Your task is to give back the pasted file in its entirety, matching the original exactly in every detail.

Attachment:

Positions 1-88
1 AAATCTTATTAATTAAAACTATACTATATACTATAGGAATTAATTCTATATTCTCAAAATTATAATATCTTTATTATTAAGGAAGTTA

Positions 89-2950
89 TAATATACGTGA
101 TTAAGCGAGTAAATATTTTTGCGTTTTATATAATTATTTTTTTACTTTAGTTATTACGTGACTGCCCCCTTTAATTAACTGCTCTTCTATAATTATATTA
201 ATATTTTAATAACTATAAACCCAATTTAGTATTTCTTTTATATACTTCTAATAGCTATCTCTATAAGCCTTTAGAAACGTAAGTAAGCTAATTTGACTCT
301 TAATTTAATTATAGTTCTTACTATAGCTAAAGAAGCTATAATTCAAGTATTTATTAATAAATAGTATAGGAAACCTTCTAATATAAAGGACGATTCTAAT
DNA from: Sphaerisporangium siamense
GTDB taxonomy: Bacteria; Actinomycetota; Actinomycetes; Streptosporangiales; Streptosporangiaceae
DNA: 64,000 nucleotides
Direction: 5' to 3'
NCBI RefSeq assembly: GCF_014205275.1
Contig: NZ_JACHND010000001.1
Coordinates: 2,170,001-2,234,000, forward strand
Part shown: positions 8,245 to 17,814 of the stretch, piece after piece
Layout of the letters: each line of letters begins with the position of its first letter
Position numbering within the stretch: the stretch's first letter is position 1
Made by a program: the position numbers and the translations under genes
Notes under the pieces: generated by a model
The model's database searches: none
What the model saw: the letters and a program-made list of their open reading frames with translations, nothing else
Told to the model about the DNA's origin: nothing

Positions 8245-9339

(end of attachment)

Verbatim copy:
Positions 1-88
1 AAATCTTATTAATTAAAACTATACTATATACTATAGGAATTAATTCTATATTCTCAAAATTATAATATCTTTATTATTAAGGAAGTTA

Positions 89-2950
89 TAATATACGTGA
101 TTAAGCGAGTAAATATTTTTGCGTTTTATATAATTATTTTTTTACTTTAGTTATTACGTGACTGCCCCCTTTAATTAACTGCTCTTCTATAATTATATTA
201 ATATTTTAATAACTATAAACCCAATTTAGTATTTCTTTTATATACTTCTAATAGCTATCTCTATAAGCCTTTAGAAACGTAAGTAAGCTAATTTGACTCT
301 TAATTTAATTATAGTTCTTACTATAGCTAAAGAAGCTATAATTCAAGTATTTATTAATAAATAGTATAGGAAACCTTCTAATATAAAGGACGATTCTAAT
DNA from: Sphaerisporangium siamense
GTDB taxonomy: Bacteria; Actinomycetota; Actinomycetes; Streptosporangiales; Streptosporangiaceae
DNA: 64,000 nucleotides
Direction: 5' to 3'
NCBI RefSeq assembly: GCF_014205275.1
Contig: NZ_JACHND010000001.1
Coordinates: 2,170,001-2,234,000, forward strand
Part shown: positions 8,245 to 17,814 of the stretch, piece after piece
Layout of the letters: each line of letters begins with the position of its first letter
Position numbering within the stretch: the stretch's first letter is position 1
Made by a program: the position numbers and the translations under genes
Notes under the pieces: generated by a model
The model's database searches: none
What the model saw: the letters and a program-made list of their open reading frames with translations, nothing else
Told to the model about the DNA's origin: nothing

Positions 8245-9339